Lancaster: American Institute of Physics, 1936. 1st Edition. FIRST EDITION IN ORIGINAL WRAPS. “In 1934, Enrico Fermi provided the first theoretical explanation of beta decay through a mechanism called the “Fermi interaction” or “Fermi coupling,” incorporating Pauli’s “neutron” and coining the name “neutrino” for that particle. Fermi’s theory of the weak interaction was incomplete, but inspired work that led to more complete theories” (History of Physics: The Wenner Collection). Further study by Fermi demonstrated a type of beta decay he would name Fermi transitions and the work put forth in this 1936 Gamow and Teller would demonstrated two more types of beta decay, known now as Gamow–Teller transitions and mixed transitions.
The theoretical work in describing these transitions was done between 1934 and 1936 by Gamow and Teller at George Washington University. As they worked to modify Fermi’s original theory, Gamow and Teller noticed that Fermi’s original selection rule did not include any possible effect of nuclear spin. After applying the Konopinski-Uhlenbeck modification, their work now “required an axial vector form of the interaction, as opposed to Fermi’s original vector form. It was realized somewhat later that the tensor form would also work.
A Gamow–Teller transition, then, is a type of nuclear beta decay in which the spins of the emitted electron and antineutrino couple to total spin, leading to an angular momentum change between the initial and final states of the nucleus. This contrasts with a Fermi transition, in which the spins of the emitted particles couple to and so the angular momentum of the initial and final states are unchanged. As Gamow and Teller wrote: “We can now show that the new selection rules help us to remove the difficulties which appeared in the discussion of nuclear spins of radioactive elements by using the original selection rule of Fermi” (Gamow and Teller 1936, 897).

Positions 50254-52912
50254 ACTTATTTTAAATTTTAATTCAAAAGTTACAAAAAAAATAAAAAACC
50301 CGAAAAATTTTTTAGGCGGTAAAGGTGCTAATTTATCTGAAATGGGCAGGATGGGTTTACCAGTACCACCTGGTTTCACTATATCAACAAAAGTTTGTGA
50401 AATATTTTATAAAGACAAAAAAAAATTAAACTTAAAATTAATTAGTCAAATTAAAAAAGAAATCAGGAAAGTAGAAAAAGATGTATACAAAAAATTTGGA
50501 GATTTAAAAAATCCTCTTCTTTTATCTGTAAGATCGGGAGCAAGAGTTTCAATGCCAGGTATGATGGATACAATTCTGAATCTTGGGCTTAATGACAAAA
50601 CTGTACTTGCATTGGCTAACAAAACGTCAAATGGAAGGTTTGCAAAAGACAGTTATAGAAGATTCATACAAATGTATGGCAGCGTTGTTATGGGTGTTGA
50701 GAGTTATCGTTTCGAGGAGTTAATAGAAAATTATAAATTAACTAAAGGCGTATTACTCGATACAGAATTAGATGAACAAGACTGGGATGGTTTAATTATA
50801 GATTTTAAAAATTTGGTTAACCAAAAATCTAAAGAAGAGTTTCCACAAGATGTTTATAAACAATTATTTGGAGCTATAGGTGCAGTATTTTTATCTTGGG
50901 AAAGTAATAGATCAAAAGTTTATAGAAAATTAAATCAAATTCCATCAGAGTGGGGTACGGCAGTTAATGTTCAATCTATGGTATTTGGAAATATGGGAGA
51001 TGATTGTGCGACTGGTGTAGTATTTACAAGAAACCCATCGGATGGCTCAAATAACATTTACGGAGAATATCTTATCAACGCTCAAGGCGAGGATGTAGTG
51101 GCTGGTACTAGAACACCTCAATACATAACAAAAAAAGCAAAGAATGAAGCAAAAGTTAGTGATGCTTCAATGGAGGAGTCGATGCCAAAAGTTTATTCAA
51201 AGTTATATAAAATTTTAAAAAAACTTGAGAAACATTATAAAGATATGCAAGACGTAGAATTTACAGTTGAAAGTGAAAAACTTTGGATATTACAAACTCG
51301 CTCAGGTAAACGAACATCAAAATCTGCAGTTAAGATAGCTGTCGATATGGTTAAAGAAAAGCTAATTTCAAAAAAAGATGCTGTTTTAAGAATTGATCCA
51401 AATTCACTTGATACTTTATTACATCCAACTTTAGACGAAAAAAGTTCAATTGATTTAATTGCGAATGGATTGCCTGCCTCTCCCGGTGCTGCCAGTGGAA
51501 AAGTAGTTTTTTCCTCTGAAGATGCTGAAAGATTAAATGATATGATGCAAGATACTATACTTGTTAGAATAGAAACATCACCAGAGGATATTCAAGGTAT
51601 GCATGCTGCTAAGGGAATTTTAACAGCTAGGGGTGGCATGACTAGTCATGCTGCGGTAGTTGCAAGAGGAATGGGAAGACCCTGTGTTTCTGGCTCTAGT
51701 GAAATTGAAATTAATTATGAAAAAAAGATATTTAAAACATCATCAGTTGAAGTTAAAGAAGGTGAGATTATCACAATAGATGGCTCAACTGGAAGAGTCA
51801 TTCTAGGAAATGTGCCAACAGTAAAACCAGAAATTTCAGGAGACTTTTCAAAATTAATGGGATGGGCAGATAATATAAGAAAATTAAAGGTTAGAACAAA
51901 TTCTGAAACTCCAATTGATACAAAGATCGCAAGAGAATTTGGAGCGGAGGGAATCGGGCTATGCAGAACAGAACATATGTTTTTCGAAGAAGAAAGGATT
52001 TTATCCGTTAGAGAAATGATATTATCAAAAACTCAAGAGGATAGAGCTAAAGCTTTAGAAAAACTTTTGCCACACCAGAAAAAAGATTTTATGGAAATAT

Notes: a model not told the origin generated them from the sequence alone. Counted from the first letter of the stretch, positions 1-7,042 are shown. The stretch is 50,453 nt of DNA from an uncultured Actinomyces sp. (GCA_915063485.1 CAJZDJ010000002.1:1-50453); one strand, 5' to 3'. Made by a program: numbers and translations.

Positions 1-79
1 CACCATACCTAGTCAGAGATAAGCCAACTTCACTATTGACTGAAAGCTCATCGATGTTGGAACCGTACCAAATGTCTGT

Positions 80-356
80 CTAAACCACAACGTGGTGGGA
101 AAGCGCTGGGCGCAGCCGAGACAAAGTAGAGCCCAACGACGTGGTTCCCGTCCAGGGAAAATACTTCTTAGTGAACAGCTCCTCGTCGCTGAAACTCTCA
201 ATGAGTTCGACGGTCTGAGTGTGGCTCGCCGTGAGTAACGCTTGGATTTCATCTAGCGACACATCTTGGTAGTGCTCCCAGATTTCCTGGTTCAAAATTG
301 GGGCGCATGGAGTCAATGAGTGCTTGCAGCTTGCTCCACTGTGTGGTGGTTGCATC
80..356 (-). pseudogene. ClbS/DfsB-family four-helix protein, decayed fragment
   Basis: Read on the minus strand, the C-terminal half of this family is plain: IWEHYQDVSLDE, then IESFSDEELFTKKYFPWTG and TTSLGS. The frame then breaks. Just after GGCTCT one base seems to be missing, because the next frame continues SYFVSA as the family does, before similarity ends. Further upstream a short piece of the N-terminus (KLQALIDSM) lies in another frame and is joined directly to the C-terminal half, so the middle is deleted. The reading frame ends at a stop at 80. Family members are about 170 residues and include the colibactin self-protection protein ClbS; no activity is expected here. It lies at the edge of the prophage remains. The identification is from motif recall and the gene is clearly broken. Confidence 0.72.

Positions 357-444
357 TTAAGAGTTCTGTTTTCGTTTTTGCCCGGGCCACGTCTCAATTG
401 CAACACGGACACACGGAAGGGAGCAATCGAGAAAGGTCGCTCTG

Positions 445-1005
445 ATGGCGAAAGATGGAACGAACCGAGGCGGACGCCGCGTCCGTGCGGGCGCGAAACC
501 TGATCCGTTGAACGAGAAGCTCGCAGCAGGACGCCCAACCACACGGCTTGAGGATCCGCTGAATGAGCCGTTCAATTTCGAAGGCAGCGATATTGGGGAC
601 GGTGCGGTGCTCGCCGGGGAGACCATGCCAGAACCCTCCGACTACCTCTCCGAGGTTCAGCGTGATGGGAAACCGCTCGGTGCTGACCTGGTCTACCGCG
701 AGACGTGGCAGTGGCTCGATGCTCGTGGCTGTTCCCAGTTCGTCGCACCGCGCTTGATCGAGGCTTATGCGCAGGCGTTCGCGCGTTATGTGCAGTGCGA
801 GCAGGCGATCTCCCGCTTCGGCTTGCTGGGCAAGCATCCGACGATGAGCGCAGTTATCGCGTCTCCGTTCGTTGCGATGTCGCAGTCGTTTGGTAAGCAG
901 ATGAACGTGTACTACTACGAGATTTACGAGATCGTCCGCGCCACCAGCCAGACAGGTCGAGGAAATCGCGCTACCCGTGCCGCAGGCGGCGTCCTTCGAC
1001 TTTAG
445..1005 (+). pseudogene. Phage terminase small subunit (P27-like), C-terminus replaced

Since its postulation in 1936, the Gamow Teller interaction has continued to expand in significance in part because of its involvement in both weak and strong interaction theory. Item #691
CONDITION & DETAILS: Original wraps. Lancaster: The American Physical Society. 4to (10.5 x 8 inches; 263 x 200mm). Small closed tear at the outer margin (only) that works its way from front to back. Additionally, there is a two inch long, 1/8 inch wide area missing from the upper margin (only) that works its way through about a third of the issue. The issue is otherwise bright and clean. Good condition only with price reflecting state.